The 2019 Daytona 500 is right around the corner. Of course, that got us to thinking about some of the most iconic runs of the Great American Race from over the years, and Bill Elliott’s big win at the 1985 Daytona 500 definitely comes to mind.
Awesome Bill from Dawsonville — who last raced in Road America’s Johnsonville 180 on August 25, 2018 — would go on to be a Cup Series champion in 1988 and be voted NASCAR’s Most Popular Driver a whopping 16 times by the end of his career. But, his first Daytona 500 victory in ’85 would solidify one of the most dominant seasons for the Georgia native.
Prior to his legendary win at Daytona, Bill Elliott had three straight close calls at the long-running stock car race at Daytona International Speedway. He finished in the top five three straight times from 1982 and 1984, including a runner-up finish in 1983.
But 1985 was a different story for Elliott. During qualifying, Elliott won the pole with a speed of 205.114 MPH, which was a record at the time. He then dominated most of the race in his #9 Coors/Melling Ford Thunderbird, leading for 136 of the 200 laps and nearly lapping the rest of the field before he had to pit late in the race.
The forced pit stop for a broken headlight assembly sent him back to third place, but Elliott quickly made up for lost time. It also didn’t hurt that there were several engine failures during the race, which knocked out a number of drivers, including AJ Foyt, Benny Parsons, Bobby Allison, Cale Yarborough, and David Pearson.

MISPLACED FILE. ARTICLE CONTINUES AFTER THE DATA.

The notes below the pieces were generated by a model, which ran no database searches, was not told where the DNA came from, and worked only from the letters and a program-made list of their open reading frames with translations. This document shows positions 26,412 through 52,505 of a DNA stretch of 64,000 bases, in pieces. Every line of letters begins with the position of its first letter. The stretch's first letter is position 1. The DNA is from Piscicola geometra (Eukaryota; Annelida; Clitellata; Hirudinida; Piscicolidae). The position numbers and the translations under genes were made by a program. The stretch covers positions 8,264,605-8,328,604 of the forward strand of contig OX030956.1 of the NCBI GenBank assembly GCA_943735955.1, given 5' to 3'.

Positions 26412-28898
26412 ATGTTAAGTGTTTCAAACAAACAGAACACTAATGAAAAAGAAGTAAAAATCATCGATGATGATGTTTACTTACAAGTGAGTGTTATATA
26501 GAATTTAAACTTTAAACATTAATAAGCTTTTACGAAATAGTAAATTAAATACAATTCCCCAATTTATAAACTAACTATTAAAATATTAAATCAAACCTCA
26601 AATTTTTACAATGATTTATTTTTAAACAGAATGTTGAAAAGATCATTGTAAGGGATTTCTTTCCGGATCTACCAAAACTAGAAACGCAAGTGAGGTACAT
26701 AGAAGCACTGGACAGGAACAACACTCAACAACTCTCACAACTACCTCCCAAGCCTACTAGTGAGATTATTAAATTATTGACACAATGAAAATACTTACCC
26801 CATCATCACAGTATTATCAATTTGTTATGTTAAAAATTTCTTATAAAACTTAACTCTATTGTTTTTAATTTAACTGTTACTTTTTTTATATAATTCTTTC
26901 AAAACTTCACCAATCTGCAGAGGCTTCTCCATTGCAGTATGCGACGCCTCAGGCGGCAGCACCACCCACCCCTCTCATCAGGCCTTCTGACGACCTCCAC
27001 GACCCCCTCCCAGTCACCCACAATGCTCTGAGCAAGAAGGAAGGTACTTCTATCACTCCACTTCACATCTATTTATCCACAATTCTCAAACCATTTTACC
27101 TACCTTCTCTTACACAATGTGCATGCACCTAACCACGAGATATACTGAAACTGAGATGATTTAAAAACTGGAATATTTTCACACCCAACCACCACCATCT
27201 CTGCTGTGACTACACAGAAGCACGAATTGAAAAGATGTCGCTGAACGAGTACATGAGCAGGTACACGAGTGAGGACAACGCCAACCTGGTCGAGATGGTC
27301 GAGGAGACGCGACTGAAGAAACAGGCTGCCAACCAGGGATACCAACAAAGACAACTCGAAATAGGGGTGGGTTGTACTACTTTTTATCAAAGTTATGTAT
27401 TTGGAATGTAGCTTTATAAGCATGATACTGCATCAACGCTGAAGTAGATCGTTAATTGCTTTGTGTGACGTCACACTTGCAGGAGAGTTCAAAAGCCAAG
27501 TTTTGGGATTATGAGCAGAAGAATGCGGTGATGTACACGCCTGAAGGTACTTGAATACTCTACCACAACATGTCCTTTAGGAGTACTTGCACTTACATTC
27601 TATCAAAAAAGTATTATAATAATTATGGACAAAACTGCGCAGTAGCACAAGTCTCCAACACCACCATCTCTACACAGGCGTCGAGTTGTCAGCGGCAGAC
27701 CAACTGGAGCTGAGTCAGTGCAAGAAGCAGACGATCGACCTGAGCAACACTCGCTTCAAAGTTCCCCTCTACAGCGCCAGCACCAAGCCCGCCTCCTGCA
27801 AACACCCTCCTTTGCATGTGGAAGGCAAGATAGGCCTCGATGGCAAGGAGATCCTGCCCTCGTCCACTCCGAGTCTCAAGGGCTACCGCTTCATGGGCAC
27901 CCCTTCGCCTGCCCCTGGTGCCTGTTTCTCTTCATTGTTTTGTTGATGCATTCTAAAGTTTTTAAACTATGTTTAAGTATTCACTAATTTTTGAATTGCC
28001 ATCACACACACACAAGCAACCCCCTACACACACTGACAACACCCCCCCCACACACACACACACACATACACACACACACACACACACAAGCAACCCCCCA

Following a late caution flag caused by Neil Bonnett’s Chevrolet spinning out with less than four laps to go, Elliott maintained his lead until the end, securing his first Daytona 500 win (his second would come two years later).
Later that year, Elliott became the first driver to win the Winston Million. The award went to any driver who won three of the four Grand Slam races in a NASCAR season. Elliott, of course, won the Daytona 500, before later winning at Talladega and Darlington to win the $1 million award.
It took 12 years for another driver to accomplish that feat when Jeff Gordon won three of the four Cup Series races in 1997.